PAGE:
The population of a country increased by 20% in the first decade, 30% in the second decade and 45% in the third decade. What is the average rate of increase per decade in the population?

The answer is 31.28. The best I got was near 30 when I took the geometric mean $(20\times30\times45)^{1/3}$ but obviously it's incorrect. Please explain briefly your answers thank you!

  • $\begingroup$ "The best I got was near 30 when I took the geometric mean but obviously it's incorrect. " Could you show us *how * you took the geometric mean of? You do need to apply a geometric mean but I wonder if you applied it to the wrong numbers. $\endgroup$
    – Silverfish
    Oct 5, 2016 at 18:15
  • $\begingroup$ I presume this a question from a course or textbook? If the latter, you should probably give credit with a reference/citation. Either way, please add the [self-study] tag & read its wiki to see how we handle self-study questions (slightly differently to how we handle most other questions). $\endgroup$
    – Silverfish
    Oct 5, 2016 at 18:18
  • $\begingroup$ well i applied GM on the percentages ((20)(30)(45))^1/3 $\endgroup$ Oct 6, 2016 at 2:50
  • $\begingroup$ I don't know whether the question is from a textbook or not because this is one of the question from within the other questions that our professor has uploaded for our self assessment. $\endgroup$ Oct 6, 2016 at 2:53

1 Answer 1


Suppose an initial (i.e. at time zero) population $P_0$ rises by $25\%$ so one year later is $P_1$. What is the relationship between $P_1$ and $P_0$? Since $P_1$ is $25\%$ higher than $P_0$, i.e. has added on $25\%$ of the value of $P_0$ onto $100\%$ of the value of $P_0$, then $P_1$ must be $125\%$ of the value of $P_0$. Written as a decimal, we can say that $P_1 = 1.25 P_0$. This factor of $1.25$ is called — among other names — the scale factor, decimal multiplier or decimal growth factor.

Suppose from year one to year two the population rises by $33.1\%$, then we could write (as a decimal) that the growth rate is $r_{1,2} = 0.331$ (here I am writing subscripts to indicate this is the growth from period one to period two) while the decimal multiplier is $1.331$; the decimal multiplier is simply $1 + r_{1,2}$. If in the third year the population falls by $20\%$, then we would write the growth rate as $r_{2,3}=-0.2$ and the decimal multiplier as $1 + r_{2,3} = 0.8$. Note that a decimal multiplier below one indicates a reduction rather than growth; from time two to time three the population has fallen from $100\%$ of its value at time two to $80\%$ of its value at time two.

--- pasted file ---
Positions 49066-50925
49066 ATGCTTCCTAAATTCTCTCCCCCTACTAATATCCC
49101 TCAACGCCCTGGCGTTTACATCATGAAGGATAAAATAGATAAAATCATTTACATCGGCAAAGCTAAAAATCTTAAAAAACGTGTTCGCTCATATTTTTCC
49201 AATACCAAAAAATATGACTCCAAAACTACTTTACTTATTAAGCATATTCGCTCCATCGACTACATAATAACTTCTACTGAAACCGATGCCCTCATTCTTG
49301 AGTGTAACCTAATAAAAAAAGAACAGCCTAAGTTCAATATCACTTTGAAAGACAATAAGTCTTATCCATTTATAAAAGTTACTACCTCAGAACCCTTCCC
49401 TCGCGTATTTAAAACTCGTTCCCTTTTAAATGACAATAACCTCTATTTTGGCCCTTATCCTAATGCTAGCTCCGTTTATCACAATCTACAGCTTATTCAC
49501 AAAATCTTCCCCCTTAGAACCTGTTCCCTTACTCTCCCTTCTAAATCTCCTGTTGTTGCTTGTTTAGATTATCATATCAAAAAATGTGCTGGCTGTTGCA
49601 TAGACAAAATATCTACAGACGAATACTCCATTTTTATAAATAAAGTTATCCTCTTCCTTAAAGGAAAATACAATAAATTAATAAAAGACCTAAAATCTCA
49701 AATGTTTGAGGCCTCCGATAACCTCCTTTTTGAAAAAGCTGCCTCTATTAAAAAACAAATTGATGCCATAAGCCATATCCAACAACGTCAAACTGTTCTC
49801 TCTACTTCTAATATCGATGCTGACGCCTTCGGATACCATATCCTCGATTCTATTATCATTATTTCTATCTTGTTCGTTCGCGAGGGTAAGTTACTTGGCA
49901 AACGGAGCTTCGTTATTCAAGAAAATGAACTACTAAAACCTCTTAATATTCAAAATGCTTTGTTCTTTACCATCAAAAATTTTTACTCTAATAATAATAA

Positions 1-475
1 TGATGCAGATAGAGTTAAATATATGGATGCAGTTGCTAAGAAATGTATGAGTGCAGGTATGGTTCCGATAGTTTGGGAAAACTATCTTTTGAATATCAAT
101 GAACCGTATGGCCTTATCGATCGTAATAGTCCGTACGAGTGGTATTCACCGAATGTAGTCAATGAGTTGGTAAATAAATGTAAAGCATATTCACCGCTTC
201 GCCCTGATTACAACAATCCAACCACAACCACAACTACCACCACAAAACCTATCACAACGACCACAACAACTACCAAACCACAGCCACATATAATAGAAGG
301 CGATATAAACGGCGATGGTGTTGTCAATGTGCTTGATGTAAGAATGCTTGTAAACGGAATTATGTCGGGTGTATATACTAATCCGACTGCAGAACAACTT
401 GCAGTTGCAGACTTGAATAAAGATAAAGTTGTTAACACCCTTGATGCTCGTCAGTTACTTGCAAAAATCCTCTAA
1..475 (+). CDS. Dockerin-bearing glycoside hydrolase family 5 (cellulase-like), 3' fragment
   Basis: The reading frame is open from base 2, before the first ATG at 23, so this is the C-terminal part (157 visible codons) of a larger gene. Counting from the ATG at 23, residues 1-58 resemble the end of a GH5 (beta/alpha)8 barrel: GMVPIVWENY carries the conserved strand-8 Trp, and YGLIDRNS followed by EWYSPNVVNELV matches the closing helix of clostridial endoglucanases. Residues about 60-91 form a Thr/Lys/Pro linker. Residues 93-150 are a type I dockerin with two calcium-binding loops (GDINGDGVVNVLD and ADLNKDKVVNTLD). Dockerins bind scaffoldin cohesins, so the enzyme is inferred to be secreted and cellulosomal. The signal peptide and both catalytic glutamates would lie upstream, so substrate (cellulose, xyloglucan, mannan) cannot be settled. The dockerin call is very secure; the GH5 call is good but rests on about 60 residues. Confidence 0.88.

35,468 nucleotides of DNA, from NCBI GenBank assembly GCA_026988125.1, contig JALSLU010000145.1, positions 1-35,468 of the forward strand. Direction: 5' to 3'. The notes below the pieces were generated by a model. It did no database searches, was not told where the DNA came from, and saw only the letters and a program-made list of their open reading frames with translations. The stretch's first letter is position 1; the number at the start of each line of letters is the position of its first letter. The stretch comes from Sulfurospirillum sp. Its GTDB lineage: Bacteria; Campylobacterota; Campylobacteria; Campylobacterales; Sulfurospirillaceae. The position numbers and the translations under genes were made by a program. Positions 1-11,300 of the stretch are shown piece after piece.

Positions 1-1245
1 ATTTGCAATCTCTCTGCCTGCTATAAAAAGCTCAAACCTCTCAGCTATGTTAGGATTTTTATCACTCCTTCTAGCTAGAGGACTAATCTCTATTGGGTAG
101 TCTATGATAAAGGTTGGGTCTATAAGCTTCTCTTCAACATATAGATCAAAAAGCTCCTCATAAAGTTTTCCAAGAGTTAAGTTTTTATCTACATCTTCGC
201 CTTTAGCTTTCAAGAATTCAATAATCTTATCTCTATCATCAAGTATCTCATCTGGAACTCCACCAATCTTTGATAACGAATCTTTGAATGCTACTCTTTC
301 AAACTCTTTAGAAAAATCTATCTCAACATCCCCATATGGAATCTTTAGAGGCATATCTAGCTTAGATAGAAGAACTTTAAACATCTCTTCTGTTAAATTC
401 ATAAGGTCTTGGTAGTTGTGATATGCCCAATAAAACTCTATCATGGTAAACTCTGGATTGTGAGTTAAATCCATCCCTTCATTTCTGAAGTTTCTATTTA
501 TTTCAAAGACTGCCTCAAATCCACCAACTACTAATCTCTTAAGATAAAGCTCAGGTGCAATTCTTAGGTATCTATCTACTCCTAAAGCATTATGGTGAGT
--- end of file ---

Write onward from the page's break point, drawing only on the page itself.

What is the overall effect of these changes? Well $P_3 = 0.8P_2$, $P_2 = 1.331P_1$ and $P_1 = 1.25P_0$ so we can write that:

$$P_3 = 0.8 \times 1.331 \times 1.25 \times P_0 = 1.331 P_0$$

So we see the overall decimal multiplier is $1.331$ which indicates a $33.1\%$ increase from year zero to year three. (Effectively the $20\%$ decrease and the $25\%$ increase have cancelled each other out. This might surprise you since the $25\%$ increase sounds "bigger", but if you try a few numbers you will see that e.g. a $10\%$ increase followed by a $10\%$ decrease, or vice versa, actually results in a $1\%$ reduction overall. This is because the $10\%$ fall and $10\%$ rise were not $10\%$ of the same quantity, so will not cancel out. Note that $0.9 \times 1.1 = 1.1 \times 0.9 = 0.99$.)

Suppose there were an "average growth rate" $R$ such that the effect of that growth rate, if it acted over three years, were the same as the effect of these individual growth rates. Then we would need:

$$P_3 = (1+R)(1+R)(1+R)P_0 = (1+R)^3 P_0 = 1.331 P_0$$

From which we deduce $1+R = 1.331^{1/3} = 1.10$ and hence $R = 10\%$. We are applying the geometric mean to the decimal multipliers, not to the percentage changes themselves.

In general, if we seek an $R$ such that

$$P_3 = (1+r_{2,3})(1+r_{1,2})(1+r_{0,1})P_0 = (1+R)^3 P_0$$

then we must take

$$1+R = \sqrt[3]{(1+r_{2,3})(1+r_{1,2})(1+r_{0,1})}$$


Your Answer

By clicking “Post Your Answer”, you agree to our terms of service and acknowledge that you have read and understand our privacy policy and code of conduct.

Not the answer you're looking for? Browse other questions tagged or ask your own question.